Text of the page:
2. Johnny Blade
3. Junior's Eyes
4. A Hard Road
5. Shock Wave
6. Air Dance
7. Over To You
9. Swinging The Chain$17.99180 Gram Audiophile Virgin Vinyl LP - Sealed Buy Now
Pushing My LuckRobert Belfour's sophomore effort for Fat Possum -- at 63, he is one of the youngest artists on the roster and is by far the most polished, if the Delta blues can ever really be called that -- proves his debut was indeed only a beginning.
In stark contrast to his labelmates, Belfour strictly plays acoustic blues, but he plays them with the same dark, trancelike feel of Junior Kimbrough, haunting spookiness of Fred McDowell, rhythmic intensity of John Lee Hooker, and sprawling drawl of Lightnin' Hopkins. Ted Gainey aids Belfour on a drum kit.
While the first album was all of a piece, and everything but the vocal seemed to be recorded at the same level (and even then, Belfour couldn't always be understood among the ringing guitars and shuffling drums), Pushin' My Luck is nervier, a bit more edgy. Belfour's truly nearly unbelievable singing is a bit more in the foreground, enough to add to the hypnotic repetition in his music, while the drums -- played no more elaborately than Meg White's in the White Stripes -- are mixed just a tad higher, bringing it extremely close to the punch this stuff has when played in front of a live audience.
Fans of Kimbrough's guitar playing -- or Ali Farka Toure's, for that matter -- will be instantly drawn to the polyrhythmic, droning chords and ambling, elegantly raw, slippery fills that Belfour plays, whether it's on Hill Stomp, the title track, I Got My Eyes on You, Sweet Brown Sugar, or I'm Gonna Leave, which closes the set. The vibe is the same everywhere; this is deep, hot Mississippi blues full of a slow, steamy, writhing sexual vibe; twisted soul; and a sense of foreboding mystery that cannot be mentioned, let alone explained.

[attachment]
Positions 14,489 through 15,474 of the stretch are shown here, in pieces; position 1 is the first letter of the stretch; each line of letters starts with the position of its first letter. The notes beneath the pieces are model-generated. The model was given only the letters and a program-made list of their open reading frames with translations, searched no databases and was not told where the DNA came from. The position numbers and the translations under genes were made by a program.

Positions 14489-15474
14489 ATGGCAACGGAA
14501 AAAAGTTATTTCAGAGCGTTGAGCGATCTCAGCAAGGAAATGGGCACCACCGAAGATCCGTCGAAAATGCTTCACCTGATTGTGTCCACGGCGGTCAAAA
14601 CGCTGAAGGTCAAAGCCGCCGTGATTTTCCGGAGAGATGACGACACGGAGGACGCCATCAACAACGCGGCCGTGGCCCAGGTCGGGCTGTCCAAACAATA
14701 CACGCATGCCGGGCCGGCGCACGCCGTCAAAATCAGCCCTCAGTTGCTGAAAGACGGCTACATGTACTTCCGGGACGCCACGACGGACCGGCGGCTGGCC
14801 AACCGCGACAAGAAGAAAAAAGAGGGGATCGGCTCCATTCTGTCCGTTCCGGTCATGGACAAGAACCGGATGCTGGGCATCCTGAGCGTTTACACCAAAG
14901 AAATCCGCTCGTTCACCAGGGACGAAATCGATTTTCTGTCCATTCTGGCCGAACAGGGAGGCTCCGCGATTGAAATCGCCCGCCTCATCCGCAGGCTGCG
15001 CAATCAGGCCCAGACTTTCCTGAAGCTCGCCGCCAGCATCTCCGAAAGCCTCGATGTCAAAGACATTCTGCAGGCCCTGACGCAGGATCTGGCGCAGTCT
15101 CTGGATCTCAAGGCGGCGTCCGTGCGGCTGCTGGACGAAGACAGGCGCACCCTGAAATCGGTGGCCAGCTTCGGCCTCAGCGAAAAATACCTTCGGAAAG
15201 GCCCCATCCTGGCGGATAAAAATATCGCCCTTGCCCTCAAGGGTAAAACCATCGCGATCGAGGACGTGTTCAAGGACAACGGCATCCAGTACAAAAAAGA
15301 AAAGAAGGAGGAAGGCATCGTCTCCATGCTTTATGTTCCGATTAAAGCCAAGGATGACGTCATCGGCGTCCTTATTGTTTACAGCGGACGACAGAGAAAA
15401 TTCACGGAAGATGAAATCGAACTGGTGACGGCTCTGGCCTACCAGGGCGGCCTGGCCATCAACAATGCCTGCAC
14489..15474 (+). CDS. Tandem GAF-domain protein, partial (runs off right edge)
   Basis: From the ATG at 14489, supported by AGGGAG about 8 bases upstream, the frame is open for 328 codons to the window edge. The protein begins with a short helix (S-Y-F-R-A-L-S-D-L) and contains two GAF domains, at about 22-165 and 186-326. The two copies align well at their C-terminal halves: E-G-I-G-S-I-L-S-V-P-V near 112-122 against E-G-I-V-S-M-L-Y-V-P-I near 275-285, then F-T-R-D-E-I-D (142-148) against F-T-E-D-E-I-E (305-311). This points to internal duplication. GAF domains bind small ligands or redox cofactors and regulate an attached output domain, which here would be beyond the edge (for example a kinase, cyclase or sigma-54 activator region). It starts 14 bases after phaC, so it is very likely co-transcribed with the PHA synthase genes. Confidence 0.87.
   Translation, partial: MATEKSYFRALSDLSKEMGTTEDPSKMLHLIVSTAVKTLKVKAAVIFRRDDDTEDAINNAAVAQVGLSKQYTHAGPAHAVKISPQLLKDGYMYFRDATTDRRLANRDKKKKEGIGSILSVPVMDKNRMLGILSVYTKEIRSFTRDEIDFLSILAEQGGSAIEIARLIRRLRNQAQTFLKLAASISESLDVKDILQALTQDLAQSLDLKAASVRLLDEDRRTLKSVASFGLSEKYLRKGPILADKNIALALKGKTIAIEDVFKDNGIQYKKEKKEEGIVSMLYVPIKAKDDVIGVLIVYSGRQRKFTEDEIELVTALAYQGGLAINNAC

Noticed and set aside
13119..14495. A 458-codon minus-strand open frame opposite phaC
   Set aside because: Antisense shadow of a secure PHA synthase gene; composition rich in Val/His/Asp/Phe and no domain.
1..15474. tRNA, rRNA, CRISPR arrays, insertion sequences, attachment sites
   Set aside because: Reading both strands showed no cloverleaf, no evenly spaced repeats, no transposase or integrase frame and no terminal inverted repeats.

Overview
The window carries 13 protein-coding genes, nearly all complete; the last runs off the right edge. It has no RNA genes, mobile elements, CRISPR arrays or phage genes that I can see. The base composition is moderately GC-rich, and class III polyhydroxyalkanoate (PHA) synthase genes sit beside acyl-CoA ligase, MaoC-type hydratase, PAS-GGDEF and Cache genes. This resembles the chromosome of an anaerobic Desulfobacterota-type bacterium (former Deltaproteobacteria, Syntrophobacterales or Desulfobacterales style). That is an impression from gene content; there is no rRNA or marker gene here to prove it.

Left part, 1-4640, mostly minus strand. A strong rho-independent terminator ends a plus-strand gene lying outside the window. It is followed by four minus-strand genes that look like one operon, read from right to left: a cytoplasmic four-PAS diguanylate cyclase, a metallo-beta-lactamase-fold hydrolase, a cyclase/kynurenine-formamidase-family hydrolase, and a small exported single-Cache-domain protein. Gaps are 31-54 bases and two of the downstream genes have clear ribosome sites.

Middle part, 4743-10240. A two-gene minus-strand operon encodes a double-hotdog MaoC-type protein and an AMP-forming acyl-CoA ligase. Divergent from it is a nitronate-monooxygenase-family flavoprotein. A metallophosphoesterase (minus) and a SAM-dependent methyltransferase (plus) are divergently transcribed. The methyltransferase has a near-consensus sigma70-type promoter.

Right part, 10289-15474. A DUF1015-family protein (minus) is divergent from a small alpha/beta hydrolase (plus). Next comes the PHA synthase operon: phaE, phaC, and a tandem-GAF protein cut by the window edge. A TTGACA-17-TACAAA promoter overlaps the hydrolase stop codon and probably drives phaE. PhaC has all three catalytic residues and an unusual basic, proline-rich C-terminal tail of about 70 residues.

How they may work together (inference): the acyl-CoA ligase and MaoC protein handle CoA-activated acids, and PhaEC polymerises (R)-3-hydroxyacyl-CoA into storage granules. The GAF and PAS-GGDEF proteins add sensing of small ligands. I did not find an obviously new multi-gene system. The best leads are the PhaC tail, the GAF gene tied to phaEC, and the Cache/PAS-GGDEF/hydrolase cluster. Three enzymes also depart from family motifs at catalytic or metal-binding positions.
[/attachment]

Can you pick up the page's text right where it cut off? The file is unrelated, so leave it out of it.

This is the first great blues record of 2003 and if it isn't nominated for the W.C. Handy Award, the damned foundation should be disbanded on the basis of deafness. I hope this guy lives to be a 100 and makes a record every year he's on this planet. Forget everything you just read: This record is amazing; just buy it.
- Thom Jurek (All Music Guide)1. Hill Stomp
2. Breaking My Heart
3. Pushin' My Luck
4. Go Ahead On
5. You Got Me Crying
6. I Got My Eyes On You
7. Sweet Brown Sugar
8. Stayed Awake
9. Crazy Ways
10. I'm Gonna Leave You
$16.99Vinyl LP - Sealed Buy Now
The PassageMuch had changed in the Iron Man camp during the short year separating their sophomore album, 1994's The Passage, from its rightfully acclaimed predecessor, Black Knight. On the personnel front, drummer Ron Kalimon had been replaced by Gary Isom (later of Unorthodox, Spirit Caravan, and Pentagram) and first album vocalist Rob Levey deposed (on the Hellhound label's insistence!) for the technically more accomplished Dan Michalak, but the latter's histrionic vibrato (think a junior Messiah Marcolin) could come off a little comically forced at times, ironically making him an acquired taste, just like his precursor. At least on the musical front, however, the band's guitarist and creative mastermind Alfred Morris III could still be counted upon to guide Iron Man (rounded out by returning bass player Larry Brown) down the (mostly) straight and narrow doom path without commercial dilution or unnecessary distractions. Resulting highlights included the LP's emphatic opener The Fury (an homage to Black Sabbath's Neon Knights in more ways than one), the short, sweet, and savage Iron Warrior, and the memorable instrumental Tony Stark (which of course borrows the alias for that iron-plated Marvel Comics superhero; get it?). Meanwhile, the discreet synthesizers fleshing out Waiting for Tomorrow's intro showed that Iron Man weren't entirely averse to modernization, either, but they sure as hell weren't leaping to embrace it. Also, The Passage put a little more emphasis on slower doom numbers -- see Unjust Reform, Harvest of Earth, and the rather toothless Time of Indecision -- which, while more authentically traditional in nature, didn't pack nearly as much of a punch as the band's speedier efforts. Nevertheless, The Passage helped establish Iron Man's mighty reputation far and wide to doom-loving hordes across the globe, and it was indeed a shame that the group would wait half-a-decade before capitalizing on this with a third album, 1999's Generation Void.
- Eduardo Rivadavia (All Music Guide)1. The Fury
2. Unjust Reform
3. The Gargoyle
4. Harvest of Earth
5. The Passage
6. Iron Warrior
7. Freedom Fighters
8. Waiting for Tomorrow
9. Time of Indecision
10. Tony Stark
11. End of the World$23.99Vinyl LP - Sealed Buy Now